Internet that goes where you want to go, not where your ISP wants to send you
- I think Internet customers have a right to expect their Internet connection should be protected from interference from their Internet Service Provider (ISP), just as their telephones are.
- Your telephone company is not allowed to re-direct or interfere with your phone calls, and they cannot track and sell your calling history. In 2017 rules and regulations that prevent these sorts of abuses were swept aside, allowing Internet Service Providers to do exactly these things.
- I will work to reinstate “Net Neutrality” and Internet privacy rules that protect you when you are online.
The Internet is a vital and important tool that reaches into every part of our lives. Businesses depend on the Internet to connect their company to customers, suppliers, and online services that help their businesses run smoothly. At home we use the Internet to stream audio and video services, connect with friends, shop, access medical services, even do research into political candidates.
In other words, Internet access has become as important as telephone service. It is vitally important we make sure Internet Service Providers (ISPs) we use to access the Internet cannot pick and choose which websites and services we connect to or change how well our connection functions when we access different content. It should function just like the telephone services we are familiar with, connecting us to other telephone customers regardless of who we are calling.
The Internet has not always worked that way. In the early years of the Obama administration Internet customers experienced a series of incidents where ISPs blocked or degraded their Internet connections because their ISP had a financial interest in their customers using competing services. Verizon, for example, blocked customers from accessing Google Wallet because they had their own, preferred online payment service¹. Comcast deliberately slowed their customer’s Netflix video streams because they had special financial arrangements with competing streaming services.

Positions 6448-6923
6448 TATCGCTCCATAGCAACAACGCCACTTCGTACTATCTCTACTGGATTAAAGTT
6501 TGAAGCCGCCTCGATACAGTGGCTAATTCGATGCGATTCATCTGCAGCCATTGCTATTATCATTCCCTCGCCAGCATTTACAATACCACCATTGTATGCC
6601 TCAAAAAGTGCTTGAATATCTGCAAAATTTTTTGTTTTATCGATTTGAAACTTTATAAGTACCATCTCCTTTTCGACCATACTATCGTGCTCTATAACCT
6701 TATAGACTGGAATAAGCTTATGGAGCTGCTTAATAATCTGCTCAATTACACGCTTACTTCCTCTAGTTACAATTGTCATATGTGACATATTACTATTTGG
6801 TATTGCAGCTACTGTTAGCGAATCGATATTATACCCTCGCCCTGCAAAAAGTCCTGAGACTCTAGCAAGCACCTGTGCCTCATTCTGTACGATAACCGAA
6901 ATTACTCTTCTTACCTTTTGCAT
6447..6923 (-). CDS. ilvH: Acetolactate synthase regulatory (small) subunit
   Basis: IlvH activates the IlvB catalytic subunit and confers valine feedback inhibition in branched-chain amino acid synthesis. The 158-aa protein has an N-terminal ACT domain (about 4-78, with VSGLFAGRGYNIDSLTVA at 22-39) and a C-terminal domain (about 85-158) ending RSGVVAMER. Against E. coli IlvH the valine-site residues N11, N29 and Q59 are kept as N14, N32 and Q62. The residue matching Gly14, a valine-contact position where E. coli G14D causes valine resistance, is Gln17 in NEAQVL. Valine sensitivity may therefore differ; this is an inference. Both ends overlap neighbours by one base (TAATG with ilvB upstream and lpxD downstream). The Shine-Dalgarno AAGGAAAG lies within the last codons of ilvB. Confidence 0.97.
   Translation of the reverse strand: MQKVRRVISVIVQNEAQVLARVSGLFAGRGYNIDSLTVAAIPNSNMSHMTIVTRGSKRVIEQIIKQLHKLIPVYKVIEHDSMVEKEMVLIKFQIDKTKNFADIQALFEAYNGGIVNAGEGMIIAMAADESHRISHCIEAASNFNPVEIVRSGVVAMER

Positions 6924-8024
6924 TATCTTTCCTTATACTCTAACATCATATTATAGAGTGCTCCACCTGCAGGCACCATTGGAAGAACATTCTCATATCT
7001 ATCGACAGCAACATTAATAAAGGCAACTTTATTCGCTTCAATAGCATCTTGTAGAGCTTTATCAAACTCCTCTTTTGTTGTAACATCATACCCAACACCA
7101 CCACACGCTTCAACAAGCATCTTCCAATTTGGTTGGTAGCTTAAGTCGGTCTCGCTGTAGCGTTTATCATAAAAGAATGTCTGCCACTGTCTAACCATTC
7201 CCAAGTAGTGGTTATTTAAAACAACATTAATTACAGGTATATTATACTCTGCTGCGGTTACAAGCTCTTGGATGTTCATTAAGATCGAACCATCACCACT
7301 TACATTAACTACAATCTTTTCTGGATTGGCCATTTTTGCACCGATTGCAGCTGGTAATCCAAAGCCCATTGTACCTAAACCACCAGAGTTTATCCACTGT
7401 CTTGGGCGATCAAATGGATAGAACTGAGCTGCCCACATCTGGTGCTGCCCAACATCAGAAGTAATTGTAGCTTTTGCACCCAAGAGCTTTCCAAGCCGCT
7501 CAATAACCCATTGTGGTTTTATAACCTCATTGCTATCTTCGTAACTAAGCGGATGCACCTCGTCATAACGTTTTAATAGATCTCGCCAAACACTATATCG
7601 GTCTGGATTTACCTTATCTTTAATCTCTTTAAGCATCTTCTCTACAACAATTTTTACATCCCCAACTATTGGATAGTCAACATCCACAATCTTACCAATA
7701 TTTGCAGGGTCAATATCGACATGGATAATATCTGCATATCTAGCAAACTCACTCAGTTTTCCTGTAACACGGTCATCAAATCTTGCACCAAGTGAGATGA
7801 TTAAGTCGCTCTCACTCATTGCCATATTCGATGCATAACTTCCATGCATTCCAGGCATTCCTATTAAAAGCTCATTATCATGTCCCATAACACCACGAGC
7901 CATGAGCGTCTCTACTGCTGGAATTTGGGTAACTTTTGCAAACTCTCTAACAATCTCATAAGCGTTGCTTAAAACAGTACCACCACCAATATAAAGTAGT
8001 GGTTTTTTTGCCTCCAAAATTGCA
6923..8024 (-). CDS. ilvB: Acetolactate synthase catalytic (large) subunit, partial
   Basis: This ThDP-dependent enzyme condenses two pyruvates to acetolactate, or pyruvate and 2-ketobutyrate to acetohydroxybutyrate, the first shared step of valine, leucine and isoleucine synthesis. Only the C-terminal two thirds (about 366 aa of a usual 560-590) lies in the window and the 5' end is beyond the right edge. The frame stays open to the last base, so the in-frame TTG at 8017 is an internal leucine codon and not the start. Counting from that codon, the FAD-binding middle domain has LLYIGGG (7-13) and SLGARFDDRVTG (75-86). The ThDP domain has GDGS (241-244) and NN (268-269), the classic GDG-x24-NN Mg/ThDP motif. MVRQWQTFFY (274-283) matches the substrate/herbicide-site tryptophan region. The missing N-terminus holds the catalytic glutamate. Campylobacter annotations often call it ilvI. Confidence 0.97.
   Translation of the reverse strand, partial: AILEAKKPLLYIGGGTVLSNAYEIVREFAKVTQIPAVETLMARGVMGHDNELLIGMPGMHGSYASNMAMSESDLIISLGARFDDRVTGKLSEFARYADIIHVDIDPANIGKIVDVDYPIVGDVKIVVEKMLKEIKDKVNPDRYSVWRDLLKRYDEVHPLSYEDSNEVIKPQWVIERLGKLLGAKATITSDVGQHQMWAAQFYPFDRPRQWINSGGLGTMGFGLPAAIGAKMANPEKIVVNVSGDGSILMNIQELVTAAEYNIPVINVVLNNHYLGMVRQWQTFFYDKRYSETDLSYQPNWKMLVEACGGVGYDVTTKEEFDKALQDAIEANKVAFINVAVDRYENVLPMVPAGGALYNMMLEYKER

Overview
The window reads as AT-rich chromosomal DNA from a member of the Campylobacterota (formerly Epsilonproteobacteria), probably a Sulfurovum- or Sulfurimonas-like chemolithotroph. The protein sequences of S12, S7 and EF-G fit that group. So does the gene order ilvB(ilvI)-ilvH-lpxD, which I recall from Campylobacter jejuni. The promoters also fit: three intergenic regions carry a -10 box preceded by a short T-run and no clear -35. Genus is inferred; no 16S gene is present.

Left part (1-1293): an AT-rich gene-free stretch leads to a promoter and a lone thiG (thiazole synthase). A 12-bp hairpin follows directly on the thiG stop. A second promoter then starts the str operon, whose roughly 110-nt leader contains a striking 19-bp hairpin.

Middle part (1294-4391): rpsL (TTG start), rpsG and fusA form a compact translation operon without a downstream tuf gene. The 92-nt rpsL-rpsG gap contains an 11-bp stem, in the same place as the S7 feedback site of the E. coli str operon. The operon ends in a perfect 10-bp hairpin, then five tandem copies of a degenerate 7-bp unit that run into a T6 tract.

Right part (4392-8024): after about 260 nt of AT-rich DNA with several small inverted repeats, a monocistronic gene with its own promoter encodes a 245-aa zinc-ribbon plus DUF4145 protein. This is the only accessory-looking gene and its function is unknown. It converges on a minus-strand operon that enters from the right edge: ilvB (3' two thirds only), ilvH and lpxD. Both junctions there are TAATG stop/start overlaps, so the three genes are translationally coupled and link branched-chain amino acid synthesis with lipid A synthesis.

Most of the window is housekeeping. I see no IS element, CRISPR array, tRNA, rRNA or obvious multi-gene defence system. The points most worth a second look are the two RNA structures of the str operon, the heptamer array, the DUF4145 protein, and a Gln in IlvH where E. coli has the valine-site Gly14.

That is why the Federal Communication Commission implemented “Net Neutrality” rules to ban these and other underhanded tactics. Now the Trump Administration, Congress, and our own Congresswoman are working to dismantle these regulations³ as well as regulations that prevent your ISP from tracking your browsing history and selling it to others. For Internet users this is a “nightmare” scenario that will hurt consumers and stifle innovation.
Internet access is too important to our economy and personal freedoms to allow ISPs to control how we use it. As your Congressman I will support Net Neutrality and Internet privacy regulations and work to get these protections enacted into law so they cannot easily be changed whenever our country’s leadership shifts directions.
Our Congresswoman does support Net Neutrality
1) CNN Money, Verizon Blocks Google Wallet, Dec 6 2011, http://money.cnn.com/2011/12/06/technology/verizon_blocks_google_wallet/index.htm
2) CNN Money, Slow Comcast Speeds Were Costing Netflix Customers, Aug 29 2014, http://money.cnn.com/2014/08/29/technology/netflix-comcast/index.html
3) TechCrunch, The FCC officially proposes to end net neutrality rules, May 18 2017, https://techcrunch.com/2017/05/18/the-fcc-officially-proposes-to-end-net-neutrality-rules-but-its-not-over-yet/
Photo Credit: Ethernet Cable by wyrls, http://www.sxcstockphotos.net/photo/ethernet-cable-1241654